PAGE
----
What I’ve never been able to reconcile is the general indifference and/or disdain with which this album is met. It can’t be the musicianship, which is not only up to par, but as good as anything the band did. In fact, the production is a marked improvement over most of their work, and the listener can fully (and finally!) appreciate the intricacies and delights of Geezer Butler’s bass playing. Bill Ward is the great unappreciated drummer of that decade: on every Sabbath session he is nothing less than professional and it’s difficult to imagine how different (and not for the better) any of the songs would sound with a different guy behind the skins.

But the real head-scratcher is why this album is not worshipped (by Sabbath fans, but also by everyone) as one of the all-time great guitar workouts. Tony Iommi is second only to Jimmy Page in terms of the sheer quantity—and quality—of riffs and melodies, and his playing, the fast, the furious, the subtle, the sweet, inspired a literal generation of imitators. On every single song here he unleashes solos that are blistering but logical; sizzling but soulful. Even Ozzy, as truculent or burnt crisp as he may have been, managed (or was prodded) to deliver some of his most affecting vocal work.

The title track should have been an anthem; of course it’s more than a little ironic that the resolve and exultation it depicts turned out to be the swan song of a band about to splinter. The keyboard flourishes on both the adrenalized “Johnny Blade” and the almost elegant “Air Dance” (this features Ozzy and Iommi as good as they ever were) may alienate fans (though those same stylings were evident on Sabbath Bloody Sabbath not to mention Sabotage and Technical Ecstasy. How could anyone argue with the scorched earth celebration that is “Shock Wave”? What could anyone possibly find underwhelming about “Junior’s Eyes”, from Geezer’s funky fingerwork on the extended intro to the multi-tracked layers of guitar sounds to the way the song builds to a shrieking climax (Iommi!) and then, instead of fading out, doubles down?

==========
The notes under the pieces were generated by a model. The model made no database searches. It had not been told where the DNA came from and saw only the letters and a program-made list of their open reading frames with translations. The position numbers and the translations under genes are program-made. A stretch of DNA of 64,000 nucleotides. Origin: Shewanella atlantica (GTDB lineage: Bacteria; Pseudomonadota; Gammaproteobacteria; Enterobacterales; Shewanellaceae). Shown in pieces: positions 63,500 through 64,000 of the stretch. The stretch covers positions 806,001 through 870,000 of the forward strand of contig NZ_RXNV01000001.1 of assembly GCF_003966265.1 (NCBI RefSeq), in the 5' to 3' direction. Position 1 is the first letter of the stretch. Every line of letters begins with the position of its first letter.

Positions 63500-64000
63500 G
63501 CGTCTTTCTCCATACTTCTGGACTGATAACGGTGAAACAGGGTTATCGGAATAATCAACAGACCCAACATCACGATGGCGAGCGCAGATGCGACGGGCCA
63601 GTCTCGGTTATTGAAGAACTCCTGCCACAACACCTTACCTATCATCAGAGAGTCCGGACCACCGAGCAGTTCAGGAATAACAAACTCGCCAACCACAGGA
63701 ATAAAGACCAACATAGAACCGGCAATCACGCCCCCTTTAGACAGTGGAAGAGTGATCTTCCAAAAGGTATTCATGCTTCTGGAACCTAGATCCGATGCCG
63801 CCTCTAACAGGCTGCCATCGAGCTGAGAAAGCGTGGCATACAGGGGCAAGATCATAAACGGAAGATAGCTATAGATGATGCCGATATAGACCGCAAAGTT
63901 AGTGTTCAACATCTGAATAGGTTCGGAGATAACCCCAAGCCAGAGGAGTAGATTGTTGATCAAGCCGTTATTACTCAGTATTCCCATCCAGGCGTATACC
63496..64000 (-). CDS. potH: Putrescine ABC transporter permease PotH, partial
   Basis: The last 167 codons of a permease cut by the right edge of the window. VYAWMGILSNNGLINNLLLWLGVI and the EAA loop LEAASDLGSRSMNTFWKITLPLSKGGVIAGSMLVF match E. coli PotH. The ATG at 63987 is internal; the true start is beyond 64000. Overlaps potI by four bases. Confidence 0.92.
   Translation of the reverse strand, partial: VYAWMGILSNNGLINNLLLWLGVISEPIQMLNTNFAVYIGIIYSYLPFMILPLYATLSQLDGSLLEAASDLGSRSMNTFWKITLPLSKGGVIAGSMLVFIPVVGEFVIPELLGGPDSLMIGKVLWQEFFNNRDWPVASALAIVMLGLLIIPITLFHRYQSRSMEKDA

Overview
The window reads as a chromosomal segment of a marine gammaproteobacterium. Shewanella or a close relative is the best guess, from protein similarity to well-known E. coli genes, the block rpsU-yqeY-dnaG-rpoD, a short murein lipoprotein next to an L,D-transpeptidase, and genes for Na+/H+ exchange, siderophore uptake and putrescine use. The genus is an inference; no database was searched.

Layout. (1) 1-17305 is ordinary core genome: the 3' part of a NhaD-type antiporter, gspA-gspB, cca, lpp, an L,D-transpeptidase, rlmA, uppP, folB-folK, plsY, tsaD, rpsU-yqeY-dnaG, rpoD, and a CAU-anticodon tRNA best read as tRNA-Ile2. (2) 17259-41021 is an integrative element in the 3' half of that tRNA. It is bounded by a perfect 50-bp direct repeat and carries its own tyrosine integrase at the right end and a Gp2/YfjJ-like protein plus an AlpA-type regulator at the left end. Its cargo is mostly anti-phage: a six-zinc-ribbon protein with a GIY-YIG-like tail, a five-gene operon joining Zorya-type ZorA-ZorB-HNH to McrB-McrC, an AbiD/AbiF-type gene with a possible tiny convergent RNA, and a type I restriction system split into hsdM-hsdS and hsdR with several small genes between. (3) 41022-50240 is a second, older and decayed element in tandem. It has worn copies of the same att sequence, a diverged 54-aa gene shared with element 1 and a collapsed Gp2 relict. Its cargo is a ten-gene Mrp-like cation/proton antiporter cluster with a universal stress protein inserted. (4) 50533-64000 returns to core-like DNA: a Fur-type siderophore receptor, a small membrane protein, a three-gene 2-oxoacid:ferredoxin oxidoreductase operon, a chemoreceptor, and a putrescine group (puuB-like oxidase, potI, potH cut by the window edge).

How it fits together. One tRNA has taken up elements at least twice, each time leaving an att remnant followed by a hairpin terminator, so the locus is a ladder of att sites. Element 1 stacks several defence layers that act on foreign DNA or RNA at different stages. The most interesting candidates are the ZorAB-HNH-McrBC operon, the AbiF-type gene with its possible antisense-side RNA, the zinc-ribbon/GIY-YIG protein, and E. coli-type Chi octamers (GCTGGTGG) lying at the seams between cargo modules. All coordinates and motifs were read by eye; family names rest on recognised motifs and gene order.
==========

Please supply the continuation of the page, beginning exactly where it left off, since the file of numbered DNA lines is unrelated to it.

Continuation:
And finally, how can anyone be unmoved by the crowded pub singalong of “A Hard Road”? This last song, which showcases every member of the band lending their voice, is a tour de force of optimism and the tough-love Sabbath doled out more convincingly than anyone of this era. It also features an Iommi solo that could possibly save your life, if you let it. Listen to the chorus and crack the code to Sabbath’s last great gasp: “Forget all your sorrow, don’t live in the past / And look to the future, ‘cause life goes too fast—you know.”

Sean Murphy loves music, books, and movies and can't imagine a world without sub-titles. He was born in northern Virginia and has never found a compelling reason to leave. He studied English at George Mason University and has an MA in Literature. One of his thesis papers dealt with the utopian impulse in '70s rock (which, depending upon one's perspective, at least partially explains why he opted not to purse that PhD in Cultural Studies). During his time at PopMatters he has written extensively about music, movies and books, and his column "The Amazing Pudding" appears every other month. His memoir Please Talk about Me When I'm Gone is now available via paperback and Kindle at Amazon. Visit him online at